© 2014 UKLA. In this paper, I consider the relationship between socio-economic background and the school experience of two groups of children. I seek to establish whether or not there are identifiable differences in the language of primary school children living in two demographically contrasting geographical areas and, if there are differences, how these differences might impact upon a child's capacity to access learning. In investigating these relationships, I conducted semi-structured interviews with the two groups using the work of Bernstein as a starting point. I found that while the children in the first school, located in a largely less affluent area of Bristol, appeared to lack confidence, extended vocabulary and often clarity in their speech, the children in the second school, located in a middle class, affluent area of the city appeared articulate, self- confident and in possession of a varied and extended vocabulary. While it is not appropriate to generalise from this small scale study, these findings raise questions about the language children experience from an early age both in the home environment and at school and suggest that there is a significant part for schools to play in ensuring that they are not excluding some groups of children from participation.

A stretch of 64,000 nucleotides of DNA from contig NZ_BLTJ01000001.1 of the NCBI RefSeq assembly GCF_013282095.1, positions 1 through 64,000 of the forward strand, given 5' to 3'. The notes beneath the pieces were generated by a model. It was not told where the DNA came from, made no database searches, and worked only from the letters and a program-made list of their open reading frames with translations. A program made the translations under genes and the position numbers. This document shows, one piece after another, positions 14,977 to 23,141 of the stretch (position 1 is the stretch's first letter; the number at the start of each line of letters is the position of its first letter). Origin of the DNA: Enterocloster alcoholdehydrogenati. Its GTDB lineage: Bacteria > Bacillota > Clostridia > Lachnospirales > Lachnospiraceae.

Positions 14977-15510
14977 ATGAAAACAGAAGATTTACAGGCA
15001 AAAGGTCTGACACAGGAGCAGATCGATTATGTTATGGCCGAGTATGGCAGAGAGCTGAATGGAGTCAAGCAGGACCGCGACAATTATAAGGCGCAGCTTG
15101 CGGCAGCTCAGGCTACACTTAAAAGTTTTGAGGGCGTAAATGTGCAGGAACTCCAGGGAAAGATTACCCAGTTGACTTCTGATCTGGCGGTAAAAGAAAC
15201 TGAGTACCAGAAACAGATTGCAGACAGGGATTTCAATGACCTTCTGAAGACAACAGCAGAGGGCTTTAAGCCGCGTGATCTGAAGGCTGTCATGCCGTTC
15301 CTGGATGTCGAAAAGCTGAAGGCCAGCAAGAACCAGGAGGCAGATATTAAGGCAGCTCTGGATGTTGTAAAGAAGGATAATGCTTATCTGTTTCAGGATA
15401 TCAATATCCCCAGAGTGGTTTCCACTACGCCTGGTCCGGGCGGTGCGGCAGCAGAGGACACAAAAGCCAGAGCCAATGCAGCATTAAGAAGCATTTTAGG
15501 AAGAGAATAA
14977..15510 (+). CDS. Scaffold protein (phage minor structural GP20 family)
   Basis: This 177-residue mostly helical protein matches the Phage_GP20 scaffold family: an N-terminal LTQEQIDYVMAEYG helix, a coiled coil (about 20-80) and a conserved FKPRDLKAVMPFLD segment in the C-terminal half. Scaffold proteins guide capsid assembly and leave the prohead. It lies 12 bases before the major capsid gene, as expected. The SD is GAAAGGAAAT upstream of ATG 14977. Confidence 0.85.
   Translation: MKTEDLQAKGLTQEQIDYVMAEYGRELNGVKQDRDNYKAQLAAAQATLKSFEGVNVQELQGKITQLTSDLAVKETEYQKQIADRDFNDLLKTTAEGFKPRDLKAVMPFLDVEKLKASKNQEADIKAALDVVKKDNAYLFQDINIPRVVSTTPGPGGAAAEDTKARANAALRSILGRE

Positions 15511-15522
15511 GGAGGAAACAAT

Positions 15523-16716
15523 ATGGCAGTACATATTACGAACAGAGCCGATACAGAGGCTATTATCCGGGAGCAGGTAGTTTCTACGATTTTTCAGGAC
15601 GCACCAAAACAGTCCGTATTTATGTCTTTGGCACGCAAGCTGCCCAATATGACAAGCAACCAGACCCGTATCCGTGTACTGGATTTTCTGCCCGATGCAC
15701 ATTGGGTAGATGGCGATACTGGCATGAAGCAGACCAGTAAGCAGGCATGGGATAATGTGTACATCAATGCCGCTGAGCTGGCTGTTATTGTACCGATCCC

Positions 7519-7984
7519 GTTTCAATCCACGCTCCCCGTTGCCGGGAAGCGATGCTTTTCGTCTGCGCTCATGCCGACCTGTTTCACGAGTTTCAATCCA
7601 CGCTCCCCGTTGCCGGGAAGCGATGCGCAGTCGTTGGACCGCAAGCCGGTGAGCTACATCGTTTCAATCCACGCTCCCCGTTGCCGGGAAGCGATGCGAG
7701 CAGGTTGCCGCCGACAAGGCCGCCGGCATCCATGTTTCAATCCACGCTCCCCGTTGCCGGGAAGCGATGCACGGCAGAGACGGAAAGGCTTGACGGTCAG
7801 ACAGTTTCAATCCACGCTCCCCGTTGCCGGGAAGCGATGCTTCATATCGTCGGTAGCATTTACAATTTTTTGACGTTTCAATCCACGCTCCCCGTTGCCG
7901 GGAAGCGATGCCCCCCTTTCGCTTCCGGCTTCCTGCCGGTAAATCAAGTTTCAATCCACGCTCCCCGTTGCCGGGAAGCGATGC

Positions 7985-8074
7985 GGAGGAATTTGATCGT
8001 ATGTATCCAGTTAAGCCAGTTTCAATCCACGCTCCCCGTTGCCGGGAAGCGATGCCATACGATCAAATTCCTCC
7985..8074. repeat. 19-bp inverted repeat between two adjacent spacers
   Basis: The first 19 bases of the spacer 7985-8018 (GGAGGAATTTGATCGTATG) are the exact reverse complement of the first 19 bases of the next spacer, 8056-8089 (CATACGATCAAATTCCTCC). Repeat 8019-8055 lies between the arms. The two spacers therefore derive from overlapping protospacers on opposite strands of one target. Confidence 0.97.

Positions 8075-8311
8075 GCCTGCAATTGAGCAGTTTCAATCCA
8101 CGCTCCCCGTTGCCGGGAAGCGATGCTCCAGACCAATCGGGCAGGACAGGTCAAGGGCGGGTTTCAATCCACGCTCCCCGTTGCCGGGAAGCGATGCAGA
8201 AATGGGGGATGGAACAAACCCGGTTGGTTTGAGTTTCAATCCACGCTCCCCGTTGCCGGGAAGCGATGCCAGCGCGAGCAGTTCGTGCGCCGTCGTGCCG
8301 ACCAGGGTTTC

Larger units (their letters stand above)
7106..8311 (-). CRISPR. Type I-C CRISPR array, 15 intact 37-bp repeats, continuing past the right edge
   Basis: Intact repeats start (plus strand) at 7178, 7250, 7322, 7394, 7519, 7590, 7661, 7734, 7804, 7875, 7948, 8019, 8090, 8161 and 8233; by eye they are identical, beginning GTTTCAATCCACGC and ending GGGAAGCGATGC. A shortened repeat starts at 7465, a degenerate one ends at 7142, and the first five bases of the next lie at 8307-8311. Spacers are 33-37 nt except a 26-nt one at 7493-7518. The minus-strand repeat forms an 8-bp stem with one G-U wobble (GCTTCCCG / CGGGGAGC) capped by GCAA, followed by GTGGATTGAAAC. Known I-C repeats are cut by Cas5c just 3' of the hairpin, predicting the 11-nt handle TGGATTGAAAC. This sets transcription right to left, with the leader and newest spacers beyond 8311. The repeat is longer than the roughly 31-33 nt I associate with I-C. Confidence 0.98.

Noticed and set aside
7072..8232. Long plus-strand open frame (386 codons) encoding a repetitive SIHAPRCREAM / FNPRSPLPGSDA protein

Manison Shore, L. (2015). Talking in class: A study of socio-economic difference in the primary school classroom. Literacy, 49(2), 98-104. https://doi.org/10.1111/lit.12040